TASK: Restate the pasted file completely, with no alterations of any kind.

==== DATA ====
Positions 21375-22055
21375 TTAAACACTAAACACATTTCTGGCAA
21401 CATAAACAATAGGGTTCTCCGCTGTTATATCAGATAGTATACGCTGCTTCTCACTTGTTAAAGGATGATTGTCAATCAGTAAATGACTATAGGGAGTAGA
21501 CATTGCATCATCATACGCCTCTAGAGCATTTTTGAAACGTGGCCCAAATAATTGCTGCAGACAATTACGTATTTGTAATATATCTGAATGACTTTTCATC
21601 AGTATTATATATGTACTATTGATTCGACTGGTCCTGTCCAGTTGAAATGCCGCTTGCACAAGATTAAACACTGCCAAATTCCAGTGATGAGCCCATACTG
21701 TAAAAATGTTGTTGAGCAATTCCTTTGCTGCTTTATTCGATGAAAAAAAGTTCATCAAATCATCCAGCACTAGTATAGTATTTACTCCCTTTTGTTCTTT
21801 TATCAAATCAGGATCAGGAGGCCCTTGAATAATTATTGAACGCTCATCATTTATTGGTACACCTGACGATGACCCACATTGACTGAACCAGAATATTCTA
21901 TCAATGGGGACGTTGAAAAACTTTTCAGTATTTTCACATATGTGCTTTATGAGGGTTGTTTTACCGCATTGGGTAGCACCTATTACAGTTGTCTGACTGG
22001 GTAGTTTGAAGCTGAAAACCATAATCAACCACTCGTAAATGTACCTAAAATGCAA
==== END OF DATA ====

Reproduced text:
Positions 21375-22055
21375 TTAAACACTAAACACATTTCTGGCAA
21401 CATAAACAATAGGGTTCTCCGCTGTTATATCAGATAGTATACGCTGCTTCTCACTTGTTAAAGGATGATTGTCAATCAGTAAATGACTATAGGGAGTAGA
21501 CATTGCATCATCATACGCCTCTAGAGCATTTTTGAAACGTGGCCCAAATAATTGCTGCAGACAATTACGTATTTGTAATATATCTGAATGACTTTTCATC
21601 AGTATTATATATGTACTATTGATTCGACTGGTCCTGTCCAGTTGAAATGCCGCTTGCACAAGATTAAACACTGCCAAATTCCAGTGATGAGCCCATACTG
21701 TAAAAATGTTGTTGAGCAATTCCTTTGCTGCTTTATTCGATGAAAAAAAGTTCATCAAATCATCCAGCACTAGTATAGTATTTACTCCCTTTTGTTCTTT
21801 TATCAAATCAGGATCAGGAGGCCCTTGAATAATTATTGAACGCTCATCATTTATTGGTACACCTGACGATGACCCACATTGACTGAACCAGAATATTCTA
21901 TCAATGGGGACGTTGAAAAACTTTTCAGTATTTTCACATATGTGCTTTATGAGGGTTGTTTTACCGCATTGGGTAGCACCTATTACAGTTGTCTGACTGG
22001 GTAGTTTGAAGCTGAAAACCATAATCAACCACTCGTAAATGTACCTAAAATGCAA